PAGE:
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Online, but off target


FOR technophobe codgers such as myself, one of the more irritating internet features these days is targeted advertising.  

You know the sort of thing – you’re idly mooching online, looking for hints about sharpening your secateurs. Next thing you know, you’re bombarded with a vast panoply of ‘garden living’ offers from B & Q. Forget pruning the roses – you need a gazebo, a hot tub and a fire pit.  

I don’t know how it’s done, but I assume one of those dreaded algorithms is constantly monitoring what we’re writing, surfing, browsing and buying, then reacting accordingly – like a Venus flytrap snapping shut on a hapless insect.  

The marketing guff to justify these annoying intrusions is probably something like: ‘We’re enhancing your holistic experience by informing you of products designed to add value to your lifestyle.’ Or in layman’s terms: ‘We’re spying on you to try to flog you stuff.’  

When I acquired my first PC more than 25 years ago, adverts would suddenly flash up on the screen out of nowhere, often blanking out whatever I was looking at. I was sometimes so carpet-bombed by the bloody things that the only way to clear them was to switch off and do a reboot.  

Such outrageous cyber-blitzing doesn’t seem to happen nowadays. Instead, it’s become more subtle. A few months ago, adverts starting popping up in the inbox of my Outlook email account (formerly Hotmail), looking at first glance like ordinary messages.  

Apparently, this sneaky infiltration is ‘an experiment that Microsoft is carrying out in terms of ad delivery’. There is no apparent option to stop the ads coming – you can’t block them or mark them as junk or phishing.  All you can do is whack-a-mole them as they appear.  

I suppose you can’t blame the Microsoft marketeers for foisting these ads on us. After all, they’re giving us a free email account and they’ve got to make a living over there in Silicon Valley. I’m also acutely aware of the parlous state of Bill Gates’s finances. I know he doesn’t run the company any longer, but he still has a small stake in it and he’s down to his last £100billion.  

That said, whatever algorithm is directing ads to me must have got its binary strings in a twist, because it isn’t doing much of a job in tailoring its products to my wants and needs. Recent irrelevant ads in the Getley inbox include:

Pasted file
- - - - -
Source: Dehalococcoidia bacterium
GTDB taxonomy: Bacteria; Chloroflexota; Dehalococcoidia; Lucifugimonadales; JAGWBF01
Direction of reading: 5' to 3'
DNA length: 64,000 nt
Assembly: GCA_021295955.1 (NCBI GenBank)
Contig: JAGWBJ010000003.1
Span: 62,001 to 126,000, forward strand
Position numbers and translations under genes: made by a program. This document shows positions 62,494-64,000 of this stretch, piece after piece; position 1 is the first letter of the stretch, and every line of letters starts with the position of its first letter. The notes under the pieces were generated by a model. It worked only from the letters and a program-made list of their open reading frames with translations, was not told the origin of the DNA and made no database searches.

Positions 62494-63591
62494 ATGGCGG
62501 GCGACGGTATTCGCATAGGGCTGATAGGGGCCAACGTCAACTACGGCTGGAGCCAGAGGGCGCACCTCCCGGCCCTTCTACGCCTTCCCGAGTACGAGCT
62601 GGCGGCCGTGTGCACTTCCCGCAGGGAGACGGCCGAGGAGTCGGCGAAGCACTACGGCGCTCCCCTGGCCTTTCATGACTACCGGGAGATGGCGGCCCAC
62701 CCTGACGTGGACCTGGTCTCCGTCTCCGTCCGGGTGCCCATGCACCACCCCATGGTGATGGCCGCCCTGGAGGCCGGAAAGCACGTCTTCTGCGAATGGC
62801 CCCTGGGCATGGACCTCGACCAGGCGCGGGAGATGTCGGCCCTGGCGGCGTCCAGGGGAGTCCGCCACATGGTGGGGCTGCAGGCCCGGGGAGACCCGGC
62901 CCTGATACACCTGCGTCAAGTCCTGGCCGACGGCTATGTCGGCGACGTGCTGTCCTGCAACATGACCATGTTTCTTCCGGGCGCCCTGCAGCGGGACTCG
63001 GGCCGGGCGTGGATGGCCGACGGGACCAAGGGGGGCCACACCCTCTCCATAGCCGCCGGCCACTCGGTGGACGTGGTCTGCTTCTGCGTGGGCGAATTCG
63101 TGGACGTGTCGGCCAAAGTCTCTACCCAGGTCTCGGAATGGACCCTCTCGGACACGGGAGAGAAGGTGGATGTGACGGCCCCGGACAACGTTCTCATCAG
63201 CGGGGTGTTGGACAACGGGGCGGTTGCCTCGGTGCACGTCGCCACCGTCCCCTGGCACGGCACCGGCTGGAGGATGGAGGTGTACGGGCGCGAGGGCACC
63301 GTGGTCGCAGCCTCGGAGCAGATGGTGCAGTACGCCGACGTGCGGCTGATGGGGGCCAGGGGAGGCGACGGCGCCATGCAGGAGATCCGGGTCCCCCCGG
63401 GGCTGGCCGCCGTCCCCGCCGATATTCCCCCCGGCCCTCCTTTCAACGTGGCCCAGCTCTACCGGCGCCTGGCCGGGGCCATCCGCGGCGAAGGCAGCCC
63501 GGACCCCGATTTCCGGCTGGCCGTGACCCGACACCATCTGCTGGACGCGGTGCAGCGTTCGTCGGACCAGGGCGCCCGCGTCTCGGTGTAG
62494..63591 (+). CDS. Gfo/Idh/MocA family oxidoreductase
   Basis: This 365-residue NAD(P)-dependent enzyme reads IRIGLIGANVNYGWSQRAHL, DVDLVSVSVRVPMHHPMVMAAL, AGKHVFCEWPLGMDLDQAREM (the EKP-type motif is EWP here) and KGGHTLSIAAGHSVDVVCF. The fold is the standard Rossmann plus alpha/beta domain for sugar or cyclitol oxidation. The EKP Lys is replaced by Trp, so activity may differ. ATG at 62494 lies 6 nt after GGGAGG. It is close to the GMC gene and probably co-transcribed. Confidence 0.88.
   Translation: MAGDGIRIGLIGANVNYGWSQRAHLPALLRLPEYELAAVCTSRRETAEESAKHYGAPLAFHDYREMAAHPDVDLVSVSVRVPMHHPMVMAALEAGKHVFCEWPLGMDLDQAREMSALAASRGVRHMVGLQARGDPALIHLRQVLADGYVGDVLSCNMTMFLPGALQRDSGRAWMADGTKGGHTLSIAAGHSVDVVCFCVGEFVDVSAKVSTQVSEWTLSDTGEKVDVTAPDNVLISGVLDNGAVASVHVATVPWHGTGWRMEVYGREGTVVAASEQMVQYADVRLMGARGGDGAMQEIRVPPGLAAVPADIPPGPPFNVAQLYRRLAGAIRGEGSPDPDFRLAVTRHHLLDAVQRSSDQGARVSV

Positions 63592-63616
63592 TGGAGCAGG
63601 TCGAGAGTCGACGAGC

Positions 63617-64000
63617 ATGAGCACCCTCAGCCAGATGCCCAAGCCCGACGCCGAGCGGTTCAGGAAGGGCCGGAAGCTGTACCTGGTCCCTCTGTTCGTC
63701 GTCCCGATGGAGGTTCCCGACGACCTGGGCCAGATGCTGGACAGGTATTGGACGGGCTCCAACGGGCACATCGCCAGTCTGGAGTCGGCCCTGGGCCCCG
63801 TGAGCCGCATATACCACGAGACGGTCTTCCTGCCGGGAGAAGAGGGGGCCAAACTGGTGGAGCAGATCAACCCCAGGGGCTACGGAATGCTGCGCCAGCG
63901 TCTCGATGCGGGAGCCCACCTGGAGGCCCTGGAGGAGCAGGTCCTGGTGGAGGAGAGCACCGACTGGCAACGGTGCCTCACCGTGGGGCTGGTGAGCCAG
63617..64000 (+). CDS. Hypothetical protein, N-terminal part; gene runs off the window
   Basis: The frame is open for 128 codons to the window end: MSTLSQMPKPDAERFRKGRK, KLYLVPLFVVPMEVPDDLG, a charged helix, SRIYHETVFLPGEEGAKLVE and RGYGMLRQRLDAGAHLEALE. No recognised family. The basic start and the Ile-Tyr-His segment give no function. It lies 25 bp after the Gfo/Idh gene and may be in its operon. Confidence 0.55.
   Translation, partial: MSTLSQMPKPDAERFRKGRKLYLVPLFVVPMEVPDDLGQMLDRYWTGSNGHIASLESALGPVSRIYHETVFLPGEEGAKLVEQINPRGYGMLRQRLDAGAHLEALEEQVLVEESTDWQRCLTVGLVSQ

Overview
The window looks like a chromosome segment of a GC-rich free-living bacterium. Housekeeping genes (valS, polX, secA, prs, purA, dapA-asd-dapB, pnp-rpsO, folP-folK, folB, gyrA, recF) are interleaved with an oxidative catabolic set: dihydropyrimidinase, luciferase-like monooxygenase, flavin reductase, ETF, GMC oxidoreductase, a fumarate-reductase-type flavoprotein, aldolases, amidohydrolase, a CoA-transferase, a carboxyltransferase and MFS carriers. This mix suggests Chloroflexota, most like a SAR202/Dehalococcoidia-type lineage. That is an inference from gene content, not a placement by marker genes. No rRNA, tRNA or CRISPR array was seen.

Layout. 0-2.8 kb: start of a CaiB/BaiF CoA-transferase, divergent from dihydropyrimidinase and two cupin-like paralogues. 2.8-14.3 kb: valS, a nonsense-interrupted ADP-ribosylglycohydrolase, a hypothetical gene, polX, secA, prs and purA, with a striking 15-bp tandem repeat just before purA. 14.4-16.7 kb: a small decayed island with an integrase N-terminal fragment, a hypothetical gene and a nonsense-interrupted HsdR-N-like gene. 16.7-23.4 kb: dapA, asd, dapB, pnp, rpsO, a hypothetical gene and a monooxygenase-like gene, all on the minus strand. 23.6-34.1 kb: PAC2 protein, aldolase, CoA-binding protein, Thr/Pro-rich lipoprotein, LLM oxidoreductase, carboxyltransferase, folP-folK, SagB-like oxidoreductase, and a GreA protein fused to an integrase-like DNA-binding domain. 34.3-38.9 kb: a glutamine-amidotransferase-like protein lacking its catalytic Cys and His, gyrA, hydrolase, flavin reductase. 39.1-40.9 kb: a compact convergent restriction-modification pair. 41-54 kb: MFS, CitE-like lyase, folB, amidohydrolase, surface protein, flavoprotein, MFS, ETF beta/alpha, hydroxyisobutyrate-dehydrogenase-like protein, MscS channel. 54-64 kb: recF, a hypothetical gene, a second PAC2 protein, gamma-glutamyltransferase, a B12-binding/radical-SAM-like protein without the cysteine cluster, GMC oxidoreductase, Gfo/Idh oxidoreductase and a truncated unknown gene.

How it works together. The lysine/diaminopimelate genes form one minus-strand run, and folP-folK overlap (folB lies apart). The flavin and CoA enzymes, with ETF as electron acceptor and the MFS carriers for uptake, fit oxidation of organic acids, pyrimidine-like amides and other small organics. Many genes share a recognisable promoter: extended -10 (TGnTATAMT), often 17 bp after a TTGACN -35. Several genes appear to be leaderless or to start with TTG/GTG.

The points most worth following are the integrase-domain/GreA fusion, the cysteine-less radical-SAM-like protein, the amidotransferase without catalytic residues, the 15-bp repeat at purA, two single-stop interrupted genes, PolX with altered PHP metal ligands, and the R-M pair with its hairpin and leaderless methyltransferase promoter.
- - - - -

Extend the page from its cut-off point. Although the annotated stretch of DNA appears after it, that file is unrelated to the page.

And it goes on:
1. An invitation to the Wild Wadi Water Park in Dubai. (Don’t they know I’m scared of flying, hate heat and can’t swim?)  

2. Tentalows – glorified glamping pods in Camp Olowalu, Hawaii. (See above, with knobs on).  

3. A Margaret Dabbs Professional Foot File – ‘the Rolls-Royce of foot files’. (Even clipping my toenails is an ordeal for me. Why on earth would I want to file my feet?)  

4. A Preston Pole Grip – ‘holds your pole close to hand.’ (They’re talking about fishing rods, I hope. Trouble is, I haven’t been fishing since catching tadpoles with a net when I was five.)  

5. Safefence 360-litre spill containment kit with a yellow or blue wheelie bin. (I know I can be rather messy drinking tea, but a 360 litre spill containment? Talk about OTT).  

6. Niceday acid-free tissue paper to ‘protect my delicate and valuable belongings.’ (My delicate and valuable belongings? How did they know about my handmade silk boxers?).  

 7. Sealants Online – mastics, foams and fillers. (Well, they might help, because Nivea For Men isn’t doing much for my cracked complexion lately).  

Then there are the offers of bronze shower heads (what if one drops on my toe?), three-bay shelving units (too big for my Brooke Bond British Freshwater Fish picture card collection), double glazing (my windows are already triple-glazed) and endless conservatories and home extensions (how do they know I don’t live on the 30th floor of a high-rise?)  

As you can gather, all the stuff they’re trying to sell me is about as much use as a chocolate fireguard. It just goes to show that . . . oh, hang on, even as I type, yet another ad has just popped into my Outlook inbox. Let’s have a look what it says. Hopefully it’ll be something I can use at last.  

Not quite. It seems there are some great offers right now on chocolate fireguards.  

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Henry Getley
Henry Getley
Henry Getley is a freelance journalist.

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